How to Get Off the Airplane and Through Customs and Immigration in 12 Minutes? Yeah, Right…

D uring the final approach of the airplane which is about to land on the runway at your destination airport, your mind probably cannot help after living on an airplane for sixteen straight hours but think about how you can leave the airplane and get through the airport as quickly as possible.

This article on how to get off of the airplane by Hanya Yanagihara of Condé Nast Traveller magazine purports to help you do just that in six easy steps:

  1. Get ready
  2. Have everything within reach
  3. Bolt
  4. Run like…well…I will say heck here
  5. Take advantage of any people-movers
  6. Be alert


In my opinion, I found the description to the Bolt part to border on obnoxious, which was somewhat admitted by the writer:

“Once the seatbelt sign goes off, get into the aisle and scoot as far ahead as you can. This is sort of obnoxious, but on the other hand, you’re keeping the traffic moving and not blocking the lane out of some misguided and antiquated sense of politeness. No one benefits from your dawdling.”

Although the author acknowledges that sometimes “there’s no quick way to make it through immigration: Different airports have gluts of incoming flights at different times of day, and short of rearranging your flight schedule to ensure you’ll land at a low-traffic hour, there’s nothing you can do”, there are other factors which are missing from the article if you really must exit the aircraft and get through the customs and immigration area as quickly as possible.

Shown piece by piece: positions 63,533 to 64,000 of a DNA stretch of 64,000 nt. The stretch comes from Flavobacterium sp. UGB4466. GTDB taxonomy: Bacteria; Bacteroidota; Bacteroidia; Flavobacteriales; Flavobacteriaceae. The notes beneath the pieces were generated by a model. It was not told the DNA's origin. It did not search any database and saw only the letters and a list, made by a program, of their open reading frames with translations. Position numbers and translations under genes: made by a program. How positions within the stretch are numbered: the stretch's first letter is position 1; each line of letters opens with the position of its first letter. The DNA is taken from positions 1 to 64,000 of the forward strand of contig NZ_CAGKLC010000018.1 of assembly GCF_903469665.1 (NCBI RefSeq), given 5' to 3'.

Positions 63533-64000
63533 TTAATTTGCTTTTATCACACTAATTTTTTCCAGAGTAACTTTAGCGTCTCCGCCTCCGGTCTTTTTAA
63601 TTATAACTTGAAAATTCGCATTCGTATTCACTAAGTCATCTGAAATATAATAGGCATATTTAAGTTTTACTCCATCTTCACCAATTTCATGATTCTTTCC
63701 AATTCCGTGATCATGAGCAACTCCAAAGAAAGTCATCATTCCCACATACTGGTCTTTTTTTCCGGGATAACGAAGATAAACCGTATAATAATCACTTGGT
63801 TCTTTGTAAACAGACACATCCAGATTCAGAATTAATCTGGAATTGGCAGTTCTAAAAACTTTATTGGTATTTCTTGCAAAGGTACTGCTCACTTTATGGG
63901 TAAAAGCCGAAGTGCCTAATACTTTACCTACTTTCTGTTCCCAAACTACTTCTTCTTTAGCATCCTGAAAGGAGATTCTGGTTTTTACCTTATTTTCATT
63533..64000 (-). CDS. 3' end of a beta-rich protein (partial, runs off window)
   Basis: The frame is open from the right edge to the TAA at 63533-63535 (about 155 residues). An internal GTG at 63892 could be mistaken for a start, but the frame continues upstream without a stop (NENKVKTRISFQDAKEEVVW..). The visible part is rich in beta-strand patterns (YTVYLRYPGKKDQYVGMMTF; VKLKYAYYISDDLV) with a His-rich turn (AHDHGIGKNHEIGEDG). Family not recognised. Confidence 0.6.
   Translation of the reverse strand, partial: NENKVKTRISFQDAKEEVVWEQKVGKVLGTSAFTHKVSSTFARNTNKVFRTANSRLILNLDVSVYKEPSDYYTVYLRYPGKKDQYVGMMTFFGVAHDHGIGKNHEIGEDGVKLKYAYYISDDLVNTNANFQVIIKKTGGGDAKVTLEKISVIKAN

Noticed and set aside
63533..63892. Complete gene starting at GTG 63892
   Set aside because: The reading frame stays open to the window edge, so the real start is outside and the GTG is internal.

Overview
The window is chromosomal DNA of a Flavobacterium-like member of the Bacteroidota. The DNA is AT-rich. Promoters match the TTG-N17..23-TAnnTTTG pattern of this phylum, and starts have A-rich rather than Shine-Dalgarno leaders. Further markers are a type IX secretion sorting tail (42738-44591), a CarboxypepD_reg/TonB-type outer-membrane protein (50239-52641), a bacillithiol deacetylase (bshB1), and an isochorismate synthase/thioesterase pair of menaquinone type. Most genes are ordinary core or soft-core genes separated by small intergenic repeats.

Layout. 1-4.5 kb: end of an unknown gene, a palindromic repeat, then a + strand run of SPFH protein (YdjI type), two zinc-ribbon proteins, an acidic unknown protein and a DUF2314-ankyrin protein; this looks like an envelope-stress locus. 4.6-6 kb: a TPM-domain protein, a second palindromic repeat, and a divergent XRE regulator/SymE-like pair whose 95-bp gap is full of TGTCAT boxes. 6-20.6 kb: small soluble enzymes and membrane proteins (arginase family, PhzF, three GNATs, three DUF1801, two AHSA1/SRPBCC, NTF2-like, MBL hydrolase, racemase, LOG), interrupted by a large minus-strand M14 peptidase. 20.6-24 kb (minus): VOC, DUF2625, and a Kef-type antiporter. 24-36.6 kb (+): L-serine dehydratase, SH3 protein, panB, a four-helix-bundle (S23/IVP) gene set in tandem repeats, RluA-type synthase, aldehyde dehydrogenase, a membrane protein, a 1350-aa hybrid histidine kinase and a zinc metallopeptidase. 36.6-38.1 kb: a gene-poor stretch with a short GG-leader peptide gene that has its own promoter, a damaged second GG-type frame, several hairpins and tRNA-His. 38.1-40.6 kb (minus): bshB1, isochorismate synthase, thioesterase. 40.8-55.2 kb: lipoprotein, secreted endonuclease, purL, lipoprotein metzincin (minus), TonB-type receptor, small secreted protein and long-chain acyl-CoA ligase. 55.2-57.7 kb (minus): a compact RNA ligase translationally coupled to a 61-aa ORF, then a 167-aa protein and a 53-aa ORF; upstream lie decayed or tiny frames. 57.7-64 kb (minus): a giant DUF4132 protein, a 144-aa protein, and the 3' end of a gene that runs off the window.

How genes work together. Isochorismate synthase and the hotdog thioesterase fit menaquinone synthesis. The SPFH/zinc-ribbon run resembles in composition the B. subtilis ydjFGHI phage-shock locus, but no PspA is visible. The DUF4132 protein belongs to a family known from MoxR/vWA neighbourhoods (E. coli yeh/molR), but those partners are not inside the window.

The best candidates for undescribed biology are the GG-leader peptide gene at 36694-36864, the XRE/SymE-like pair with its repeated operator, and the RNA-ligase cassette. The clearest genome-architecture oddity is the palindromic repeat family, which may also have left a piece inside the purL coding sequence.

Choose an Aisle Seat

While sitting in the premium class cabin does usually give you a head start of getting off of the aircraft faster — as those seats are usually closer to the exit and passengers assigned to that cabin are usually given the opportunity to exit the aircraft first — so does an aisle seat. I prefer window seats — but most of the time while I was on my unexpected trip around the world where I sat mostly in a seat by the window, I was unfortunate enough to sit with people assigned to the aisle and middle seats whom I call camels, as they seemingly never needed to use the lavatory, get a drink of water, or stand up to stretch. They typically block the egress of the person sitting in the window seat; but then again, that is one of the trade-offs of sitting in a window seat in the first place.

Those same people also seem to be in no hurry to get up once it is time to collect your belongings to prepare to leave the aircraft. They sit there and either play with their portable electronic devices, chat with a fellow passenger, read a chapter in a book, or close their eyes for a quick nap — again, blocking egress of the person sitting in the window seat from accessing the aisle to leave.

If leaving the aircraft is of the utmost importance to you, your best bet is to choose an aisle seat — preferably near the exit to be used to leave the aircraft — for a better chance of leaving the aircraft more quickly, as well as going to the lavatory and standing up to stretch any time you want when the fasten seat belt sign is not illuminated.

Put Your Bag Under the Seat in Front of You